Table 3 presents the portion of major foreign investors ( states ) in India. It is apparent that Mauritius emerged as one of the largest foreign investors in India during the period 1991-2007. The houses based in Mauritius accounted for about 41 % of entire FDI inflows into India during the period August 1991-March 2007. The US ( 11.39 % ) , the Netherlands ( 5.67 % ) , and Japan ( 5.02 % ) followed at 2nd, 3rd and 4th places, severally.

The major ball of FDI inflows into India from the top investors is chiefly invested in fuels, electrical equipment, telecommunications, nutrient processing, service, power, and transit sectors ( SIA Newsletter, 2007 ) . Indeed, it needs to be pointed out that the FDI influx from Mauritius to India is misdirecting. This is so because Mauritius has a really low rates of revenue enhancement and it has entered into an understanding with India to avoid double-taxation for corporations. In order to acquire benefits out of the low revenue enhancement understanding between Mauritius and India, big figure of foreign houses and even some Indian houses started dummy companies in Mauritius, and so invested in India via Mauritius.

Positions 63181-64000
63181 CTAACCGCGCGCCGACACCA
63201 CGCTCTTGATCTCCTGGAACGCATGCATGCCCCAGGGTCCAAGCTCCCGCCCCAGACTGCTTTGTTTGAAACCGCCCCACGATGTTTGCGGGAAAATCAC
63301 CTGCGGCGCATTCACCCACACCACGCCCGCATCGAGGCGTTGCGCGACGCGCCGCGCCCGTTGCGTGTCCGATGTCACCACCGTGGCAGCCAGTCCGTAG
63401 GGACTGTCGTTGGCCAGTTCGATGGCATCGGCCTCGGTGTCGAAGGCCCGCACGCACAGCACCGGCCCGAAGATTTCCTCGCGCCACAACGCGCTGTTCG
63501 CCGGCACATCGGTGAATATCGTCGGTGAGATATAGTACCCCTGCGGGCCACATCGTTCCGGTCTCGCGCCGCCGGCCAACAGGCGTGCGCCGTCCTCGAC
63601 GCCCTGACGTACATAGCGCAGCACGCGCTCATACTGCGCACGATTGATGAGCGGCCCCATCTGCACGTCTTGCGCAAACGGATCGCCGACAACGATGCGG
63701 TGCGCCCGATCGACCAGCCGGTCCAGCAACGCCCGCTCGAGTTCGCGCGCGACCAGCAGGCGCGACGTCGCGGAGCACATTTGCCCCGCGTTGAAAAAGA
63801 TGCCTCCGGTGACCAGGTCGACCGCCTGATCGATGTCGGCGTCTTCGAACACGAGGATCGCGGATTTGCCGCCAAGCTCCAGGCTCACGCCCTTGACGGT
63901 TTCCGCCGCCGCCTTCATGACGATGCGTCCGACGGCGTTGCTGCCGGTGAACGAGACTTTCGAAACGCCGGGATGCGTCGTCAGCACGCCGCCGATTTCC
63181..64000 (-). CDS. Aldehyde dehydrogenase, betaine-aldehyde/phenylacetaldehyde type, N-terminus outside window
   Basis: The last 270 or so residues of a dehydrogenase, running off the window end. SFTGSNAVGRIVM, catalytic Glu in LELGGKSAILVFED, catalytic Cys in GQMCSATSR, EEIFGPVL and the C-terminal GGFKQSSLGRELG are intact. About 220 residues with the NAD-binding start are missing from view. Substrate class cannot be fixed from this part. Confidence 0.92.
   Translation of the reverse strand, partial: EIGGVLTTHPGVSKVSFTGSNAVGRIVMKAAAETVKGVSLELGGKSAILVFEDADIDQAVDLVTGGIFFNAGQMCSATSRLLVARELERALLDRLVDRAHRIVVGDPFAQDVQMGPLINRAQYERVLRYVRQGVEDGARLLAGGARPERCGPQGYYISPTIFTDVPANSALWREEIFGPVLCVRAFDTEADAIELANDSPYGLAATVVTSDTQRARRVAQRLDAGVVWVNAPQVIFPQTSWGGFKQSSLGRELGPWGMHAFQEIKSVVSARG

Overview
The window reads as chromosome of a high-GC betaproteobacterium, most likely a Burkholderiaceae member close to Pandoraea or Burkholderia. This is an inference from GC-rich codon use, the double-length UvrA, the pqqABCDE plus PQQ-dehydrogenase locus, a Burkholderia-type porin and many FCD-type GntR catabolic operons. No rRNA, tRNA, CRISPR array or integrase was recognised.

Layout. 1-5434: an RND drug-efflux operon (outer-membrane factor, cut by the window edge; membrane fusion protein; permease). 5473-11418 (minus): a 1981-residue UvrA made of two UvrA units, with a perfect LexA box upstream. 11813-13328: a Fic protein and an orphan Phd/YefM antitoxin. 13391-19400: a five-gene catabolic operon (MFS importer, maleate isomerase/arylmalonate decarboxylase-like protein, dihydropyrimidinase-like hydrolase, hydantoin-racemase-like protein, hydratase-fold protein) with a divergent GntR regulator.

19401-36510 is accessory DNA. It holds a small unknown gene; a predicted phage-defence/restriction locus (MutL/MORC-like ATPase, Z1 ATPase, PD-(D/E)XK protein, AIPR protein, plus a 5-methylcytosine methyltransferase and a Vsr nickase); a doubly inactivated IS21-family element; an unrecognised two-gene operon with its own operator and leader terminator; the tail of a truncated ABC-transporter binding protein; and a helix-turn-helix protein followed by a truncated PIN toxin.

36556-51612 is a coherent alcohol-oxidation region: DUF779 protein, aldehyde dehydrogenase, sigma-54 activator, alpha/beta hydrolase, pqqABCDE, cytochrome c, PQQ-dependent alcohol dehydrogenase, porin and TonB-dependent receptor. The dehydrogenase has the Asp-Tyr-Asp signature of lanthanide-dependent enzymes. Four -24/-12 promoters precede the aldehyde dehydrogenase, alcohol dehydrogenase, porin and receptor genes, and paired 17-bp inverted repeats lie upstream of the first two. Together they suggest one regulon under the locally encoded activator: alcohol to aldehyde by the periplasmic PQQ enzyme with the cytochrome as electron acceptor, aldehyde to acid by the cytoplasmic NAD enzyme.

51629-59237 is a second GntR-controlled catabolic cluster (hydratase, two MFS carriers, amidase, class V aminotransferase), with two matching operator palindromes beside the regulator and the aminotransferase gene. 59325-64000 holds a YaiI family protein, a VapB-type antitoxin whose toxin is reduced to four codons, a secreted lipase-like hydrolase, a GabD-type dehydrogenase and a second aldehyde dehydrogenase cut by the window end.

FDI inflows into India as per centum of Gross Domestic Product ( GDP ) increased from 0.03 % in 1990-91 to 0.66 % in 1995-96 ( Table 4 ) .

FDI inflow farther increased from 0.96 % in 2000-01 to 2.36 % in 2006-07. The ascertained rise in FDI influxs was about 79 times between 1990-91 and 2006-07. This implies that FDI inflow as per centum of GDP has improved significantly during the liberalisation epoch.

Some research workers province that the sudden rise in FDI was the consequence of liberalisation of India ‘s extremely regulated FDI policy and betterment in structural factors, such as market size, quality of substructure, revenue enhancement grant etc.

The alteration in blessings and the per centums of realisation of FDI over clip indicates that India ‘s attack ( policy and processs ) toward FDI has undergone important alterations.